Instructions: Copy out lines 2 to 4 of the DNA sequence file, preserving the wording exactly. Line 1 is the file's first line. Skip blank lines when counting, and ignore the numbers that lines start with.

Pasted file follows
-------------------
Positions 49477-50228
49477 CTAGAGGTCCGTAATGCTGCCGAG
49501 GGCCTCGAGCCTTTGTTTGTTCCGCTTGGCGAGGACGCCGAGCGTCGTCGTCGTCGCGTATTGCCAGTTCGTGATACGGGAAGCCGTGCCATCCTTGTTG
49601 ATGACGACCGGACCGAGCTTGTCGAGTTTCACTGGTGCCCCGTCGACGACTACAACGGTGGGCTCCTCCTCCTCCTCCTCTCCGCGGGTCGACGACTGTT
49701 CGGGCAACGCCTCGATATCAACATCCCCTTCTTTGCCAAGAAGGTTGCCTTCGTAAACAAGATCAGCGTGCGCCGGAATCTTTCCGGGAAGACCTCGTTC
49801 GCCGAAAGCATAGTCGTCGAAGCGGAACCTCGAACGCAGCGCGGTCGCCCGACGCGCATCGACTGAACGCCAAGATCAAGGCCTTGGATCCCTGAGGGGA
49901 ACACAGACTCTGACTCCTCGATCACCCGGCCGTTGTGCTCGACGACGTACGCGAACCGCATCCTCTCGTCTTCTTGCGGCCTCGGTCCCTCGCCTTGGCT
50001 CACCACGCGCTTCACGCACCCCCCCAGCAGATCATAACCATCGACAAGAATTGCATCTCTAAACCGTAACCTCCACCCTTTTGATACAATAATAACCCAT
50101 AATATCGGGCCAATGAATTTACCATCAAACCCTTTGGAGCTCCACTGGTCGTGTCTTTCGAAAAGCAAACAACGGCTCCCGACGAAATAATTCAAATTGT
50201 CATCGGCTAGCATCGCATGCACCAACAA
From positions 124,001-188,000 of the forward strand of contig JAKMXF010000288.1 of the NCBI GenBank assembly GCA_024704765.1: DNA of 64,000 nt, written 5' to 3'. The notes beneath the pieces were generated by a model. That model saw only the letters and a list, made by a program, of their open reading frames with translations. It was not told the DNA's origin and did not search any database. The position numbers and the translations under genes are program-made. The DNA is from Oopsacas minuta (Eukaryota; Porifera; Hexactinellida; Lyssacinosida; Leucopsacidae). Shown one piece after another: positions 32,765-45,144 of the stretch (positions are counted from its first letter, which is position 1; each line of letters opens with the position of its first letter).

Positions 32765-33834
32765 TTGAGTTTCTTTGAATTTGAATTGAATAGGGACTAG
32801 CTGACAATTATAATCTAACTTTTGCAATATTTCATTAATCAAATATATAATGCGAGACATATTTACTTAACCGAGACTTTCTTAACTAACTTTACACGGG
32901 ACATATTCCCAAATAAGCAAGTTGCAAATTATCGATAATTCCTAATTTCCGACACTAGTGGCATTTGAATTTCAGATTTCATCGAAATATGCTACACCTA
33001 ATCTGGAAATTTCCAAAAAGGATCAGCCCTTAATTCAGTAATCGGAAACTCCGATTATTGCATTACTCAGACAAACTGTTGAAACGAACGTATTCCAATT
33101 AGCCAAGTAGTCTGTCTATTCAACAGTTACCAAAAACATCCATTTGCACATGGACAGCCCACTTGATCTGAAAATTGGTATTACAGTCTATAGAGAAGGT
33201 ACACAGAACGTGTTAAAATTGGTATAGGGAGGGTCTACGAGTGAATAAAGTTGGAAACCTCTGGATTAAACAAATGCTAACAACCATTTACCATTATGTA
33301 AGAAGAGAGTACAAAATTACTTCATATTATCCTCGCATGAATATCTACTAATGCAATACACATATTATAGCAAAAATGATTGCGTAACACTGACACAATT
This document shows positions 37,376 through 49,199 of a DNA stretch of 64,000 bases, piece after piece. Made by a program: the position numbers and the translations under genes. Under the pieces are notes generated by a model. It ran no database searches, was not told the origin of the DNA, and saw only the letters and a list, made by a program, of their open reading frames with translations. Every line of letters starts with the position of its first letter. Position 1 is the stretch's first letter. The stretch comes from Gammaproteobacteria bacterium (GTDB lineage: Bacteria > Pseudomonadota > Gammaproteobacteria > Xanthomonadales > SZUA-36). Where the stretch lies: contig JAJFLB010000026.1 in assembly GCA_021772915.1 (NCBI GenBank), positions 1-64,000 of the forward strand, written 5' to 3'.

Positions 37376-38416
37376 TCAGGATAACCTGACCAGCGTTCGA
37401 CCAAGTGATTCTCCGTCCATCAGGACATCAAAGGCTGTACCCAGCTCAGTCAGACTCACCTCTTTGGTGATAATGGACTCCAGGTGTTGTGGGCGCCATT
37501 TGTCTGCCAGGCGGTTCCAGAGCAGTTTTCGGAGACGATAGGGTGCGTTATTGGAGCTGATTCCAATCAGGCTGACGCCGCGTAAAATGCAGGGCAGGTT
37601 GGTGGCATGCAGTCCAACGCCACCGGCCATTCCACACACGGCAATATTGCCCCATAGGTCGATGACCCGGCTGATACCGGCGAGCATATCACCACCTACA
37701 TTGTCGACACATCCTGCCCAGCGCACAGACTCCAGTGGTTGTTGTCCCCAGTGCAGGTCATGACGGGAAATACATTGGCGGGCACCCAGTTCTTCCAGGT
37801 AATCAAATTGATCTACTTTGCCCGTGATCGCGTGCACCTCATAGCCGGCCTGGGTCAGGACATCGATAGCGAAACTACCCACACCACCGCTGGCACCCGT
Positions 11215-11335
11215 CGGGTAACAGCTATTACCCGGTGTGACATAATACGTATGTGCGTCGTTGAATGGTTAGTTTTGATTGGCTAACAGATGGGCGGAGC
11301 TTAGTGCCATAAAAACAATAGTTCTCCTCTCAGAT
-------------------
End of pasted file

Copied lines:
49477 CTAGAGGTCCGTAATGCTGCCGAG
49501 GGCCTCGAGCCTTTGTTTGTTCCGCTTGGCGAGGACGCCGAGCGTCGTCGTCGTCGCGTATTGCCAGTTCGTGATACGGGAAGCCGTGCCATCCTTGTTG
49601 ATGACGACCGGACCGAGCTTGTCGAGTTTCACTGGTGCCCCGTCGACGACTACAACGGTGGGCTCCTCCTCCTCCTCCTCTCCGCGGGTCGACGACTGTT